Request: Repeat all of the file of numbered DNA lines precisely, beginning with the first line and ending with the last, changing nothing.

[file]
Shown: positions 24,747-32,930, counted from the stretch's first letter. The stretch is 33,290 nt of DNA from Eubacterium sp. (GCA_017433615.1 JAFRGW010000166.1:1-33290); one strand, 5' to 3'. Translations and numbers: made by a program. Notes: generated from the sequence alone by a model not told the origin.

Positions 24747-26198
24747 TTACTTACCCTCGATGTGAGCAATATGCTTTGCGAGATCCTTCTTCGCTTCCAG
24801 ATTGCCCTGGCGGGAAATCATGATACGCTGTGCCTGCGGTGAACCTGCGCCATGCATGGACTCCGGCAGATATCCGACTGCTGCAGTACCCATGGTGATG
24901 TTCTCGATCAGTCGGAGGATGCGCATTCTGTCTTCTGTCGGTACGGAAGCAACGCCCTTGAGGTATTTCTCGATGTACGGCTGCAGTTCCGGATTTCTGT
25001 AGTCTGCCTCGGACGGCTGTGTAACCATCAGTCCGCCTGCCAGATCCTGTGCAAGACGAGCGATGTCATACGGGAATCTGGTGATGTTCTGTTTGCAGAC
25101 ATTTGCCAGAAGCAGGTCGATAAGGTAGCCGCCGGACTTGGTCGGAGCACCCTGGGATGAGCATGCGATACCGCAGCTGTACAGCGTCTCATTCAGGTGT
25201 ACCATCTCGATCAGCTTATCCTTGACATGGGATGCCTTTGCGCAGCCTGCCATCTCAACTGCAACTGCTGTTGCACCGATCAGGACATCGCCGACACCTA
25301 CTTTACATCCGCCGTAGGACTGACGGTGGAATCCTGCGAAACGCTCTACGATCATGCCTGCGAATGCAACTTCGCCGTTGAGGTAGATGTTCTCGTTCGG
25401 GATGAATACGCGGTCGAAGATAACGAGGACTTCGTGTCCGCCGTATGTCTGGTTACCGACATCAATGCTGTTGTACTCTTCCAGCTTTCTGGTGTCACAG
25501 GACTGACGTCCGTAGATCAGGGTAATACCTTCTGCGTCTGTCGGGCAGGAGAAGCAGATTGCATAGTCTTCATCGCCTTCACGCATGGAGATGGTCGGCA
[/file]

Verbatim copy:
Shown: positions 24,747-32,930, counted from the stretch's first letter. The stretch is 33,290 nt of DNA from Eubacterium sp. (GCA_017433615.1 JAFRGW010000166.1:1-33290); one strand, 5' to 3'. Translations and numbers: made by a program. Notes: generated from the sequence alone by a model not told the origin.

Positions 24747-26198
24747 TTACTTACCCTCGATGTGAGCAATATGCTTTGCGAGATCCTTCTTCGCTTCCAG
24801 ATTGCCCTGGCGGGAAATCATGATACGCTGTGCCTGCGGTGAACCTGCGCCATGCATGGACTCCGGCAGATATCCGACTGCTGCAGTACCCATGGTGATG
24901 TTCTCGATCAGTCGGAGGATGCGCATTCTGTCTTCTGTCGGTACGGAAGCAACGCCCTTGAGGTATTTCTCGATGTACGGCTGCAGTTCCGGATTTCTGT
25001 AGTCTGCCTCGGACGGCTGTGTAACCATCAGTCCGCCTGCCAGATCCTGTGCAAGACGAGCGATGTCATACGGGAATCTGGTGATGTTCTGTTTGCAGAC
25101 ATTTGCCAGAAGCAGGTCGATAAGGTAGCCGCCGGACTTGGTCGGAGCACCCTGGGATGAGCATGCGATACCGCAGCTGTACAGCGTCTCATTCAGGTGT
25201 ACCATCTCGATCAGCTTATCCTTGACATGGGATGCCTTTGCGCAGCCTGCCATCTCAACTGCAACTGCTGTTGCACCGATCAGGACATCGCCGACACCTA
25301 CTTTACATCCGCCGTAGGACTGACGGTGGAATCCTGCGAAACGCTCTACGATCATGCCTGCGAATGCAACTTCGCCGTTGAGGTAGATGTTCTCGTTCGG
25401 GATGAATACGCGGTCGAAGATAACGAGGACTTCGTGTCCGCCGTATGTCTGGTTACCGACATCAATGCTGTTGTACTCTTCCAGCTTTCTGGTGTCACAG
25501 GACTGACGTCCGTAGATCAGGGTAATACCTTCTGCGTCTGTCGGGCAGGAGAAGCAGATTGCATAGTCTTCATCGCCTTCACGCATGGAGATGGTCGGCA